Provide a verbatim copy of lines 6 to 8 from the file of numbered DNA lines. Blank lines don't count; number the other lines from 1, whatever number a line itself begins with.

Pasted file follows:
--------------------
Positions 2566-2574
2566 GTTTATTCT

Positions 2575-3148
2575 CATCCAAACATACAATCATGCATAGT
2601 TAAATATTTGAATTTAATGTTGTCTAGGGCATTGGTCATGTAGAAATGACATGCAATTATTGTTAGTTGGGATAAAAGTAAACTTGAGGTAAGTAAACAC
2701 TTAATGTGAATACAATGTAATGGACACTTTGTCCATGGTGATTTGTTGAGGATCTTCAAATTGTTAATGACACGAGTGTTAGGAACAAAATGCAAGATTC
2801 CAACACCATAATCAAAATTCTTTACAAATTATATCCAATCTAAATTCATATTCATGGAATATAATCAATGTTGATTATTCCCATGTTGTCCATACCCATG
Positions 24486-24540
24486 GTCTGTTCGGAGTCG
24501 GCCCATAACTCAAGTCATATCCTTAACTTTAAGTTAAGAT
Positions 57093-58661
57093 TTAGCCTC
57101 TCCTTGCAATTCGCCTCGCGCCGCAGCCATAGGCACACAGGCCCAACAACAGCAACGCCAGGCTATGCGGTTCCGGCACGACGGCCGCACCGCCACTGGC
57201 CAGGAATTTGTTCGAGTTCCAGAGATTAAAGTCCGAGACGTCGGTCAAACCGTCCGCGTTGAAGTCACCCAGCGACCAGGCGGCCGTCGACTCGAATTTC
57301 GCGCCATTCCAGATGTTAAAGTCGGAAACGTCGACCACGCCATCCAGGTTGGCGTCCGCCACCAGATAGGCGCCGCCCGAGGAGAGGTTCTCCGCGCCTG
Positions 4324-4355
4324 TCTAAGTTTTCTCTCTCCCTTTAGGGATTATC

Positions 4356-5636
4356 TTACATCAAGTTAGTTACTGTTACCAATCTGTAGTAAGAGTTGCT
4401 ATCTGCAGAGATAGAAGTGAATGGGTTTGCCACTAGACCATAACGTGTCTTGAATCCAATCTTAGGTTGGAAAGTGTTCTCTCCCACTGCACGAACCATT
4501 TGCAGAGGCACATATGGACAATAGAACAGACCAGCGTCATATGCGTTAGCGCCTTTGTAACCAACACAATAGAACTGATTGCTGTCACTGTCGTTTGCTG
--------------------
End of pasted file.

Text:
2701 TTAATGTGAATACAATGTAATGGACACTTTGTCCATGGTGATTTGTTGAGGATCTTCAAATTGTTAATGACACGAGTGTTAGGAACAAAATGCAAGATTC
2801 CAACACCATAATCAAAATTCTTTACAAATTATATCCAATCTAAATTCATATTCATGGAATATAATCAATGTTGATTATTCCCATGTTGTCCATACCCATG
Positions 24486-24540